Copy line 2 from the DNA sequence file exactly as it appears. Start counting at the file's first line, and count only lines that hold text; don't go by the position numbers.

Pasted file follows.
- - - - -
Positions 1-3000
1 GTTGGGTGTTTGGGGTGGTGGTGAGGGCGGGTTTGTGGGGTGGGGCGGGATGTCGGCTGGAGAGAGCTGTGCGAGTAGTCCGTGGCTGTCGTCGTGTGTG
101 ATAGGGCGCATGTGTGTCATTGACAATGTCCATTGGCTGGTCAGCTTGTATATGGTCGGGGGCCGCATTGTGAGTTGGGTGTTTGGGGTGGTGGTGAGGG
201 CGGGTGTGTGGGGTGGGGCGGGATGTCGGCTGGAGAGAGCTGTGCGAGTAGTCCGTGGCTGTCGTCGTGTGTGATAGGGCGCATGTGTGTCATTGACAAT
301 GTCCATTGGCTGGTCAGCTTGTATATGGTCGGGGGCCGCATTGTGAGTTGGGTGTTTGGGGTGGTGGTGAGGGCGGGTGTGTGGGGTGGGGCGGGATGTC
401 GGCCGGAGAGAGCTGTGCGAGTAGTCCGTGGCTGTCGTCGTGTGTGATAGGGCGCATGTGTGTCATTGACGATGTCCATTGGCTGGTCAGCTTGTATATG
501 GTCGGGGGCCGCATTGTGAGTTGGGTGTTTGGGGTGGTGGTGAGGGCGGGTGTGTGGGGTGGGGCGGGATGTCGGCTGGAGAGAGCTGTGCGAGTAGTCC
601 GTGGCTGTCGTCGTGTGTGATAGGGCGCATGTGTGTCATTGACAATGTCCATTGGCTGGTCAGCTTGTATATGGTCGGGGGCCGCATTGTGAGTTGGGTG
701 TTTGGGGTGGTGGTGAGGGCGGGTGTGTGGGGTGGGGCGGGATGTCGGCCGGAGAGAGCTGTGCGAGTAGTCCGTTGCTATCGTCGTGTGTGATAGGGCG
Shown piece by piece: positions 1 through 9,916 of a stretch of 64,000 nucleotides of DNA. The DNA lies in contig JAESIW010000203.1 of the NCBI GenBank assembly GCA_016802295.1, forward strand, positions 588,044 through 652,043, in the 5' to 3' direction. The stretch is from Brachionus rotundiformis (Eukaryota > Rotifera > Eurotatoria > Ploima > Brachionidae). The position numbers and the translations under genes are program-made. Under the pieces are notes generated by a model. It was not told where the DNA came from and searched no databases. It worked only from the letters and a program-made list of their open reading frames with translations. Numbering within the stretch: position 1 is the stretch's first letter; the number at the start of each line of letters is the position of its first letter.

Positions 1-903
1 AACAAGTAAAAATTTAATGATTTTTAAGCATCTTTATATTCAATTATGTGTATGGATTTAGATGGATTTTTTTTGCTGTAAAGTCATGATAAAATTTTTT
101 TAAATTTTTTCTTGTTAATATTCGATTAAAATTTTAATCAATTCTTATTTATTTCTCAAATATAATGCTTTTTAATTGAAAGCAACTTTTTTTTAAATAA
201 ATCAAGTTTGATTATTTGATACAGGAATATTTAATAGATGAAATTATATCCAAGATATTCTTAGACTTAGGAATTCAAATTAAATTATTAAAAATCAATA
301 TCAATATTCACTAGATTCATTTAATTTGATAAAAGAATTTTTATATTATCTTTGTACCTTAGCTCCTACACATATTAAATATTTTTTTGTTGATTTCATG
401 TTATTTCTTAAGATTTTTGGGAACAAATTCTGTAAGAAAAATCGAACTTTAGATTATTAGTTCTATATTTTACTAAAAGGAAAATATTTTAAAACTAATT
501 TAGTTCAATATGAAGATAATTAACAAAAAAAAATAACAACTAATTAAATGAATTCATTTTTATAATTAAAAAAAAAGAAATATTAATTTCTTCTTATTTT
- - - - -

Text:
1 GTTGGGTGTTTGGGGTGGTGGTGAGGGCGGGTTTGTGGGGTGGGGCGGGATGTCGGCTGGAGAGAGCTGTGCGAGTAGTCCGTGGCTGTCGTCGTGTGTG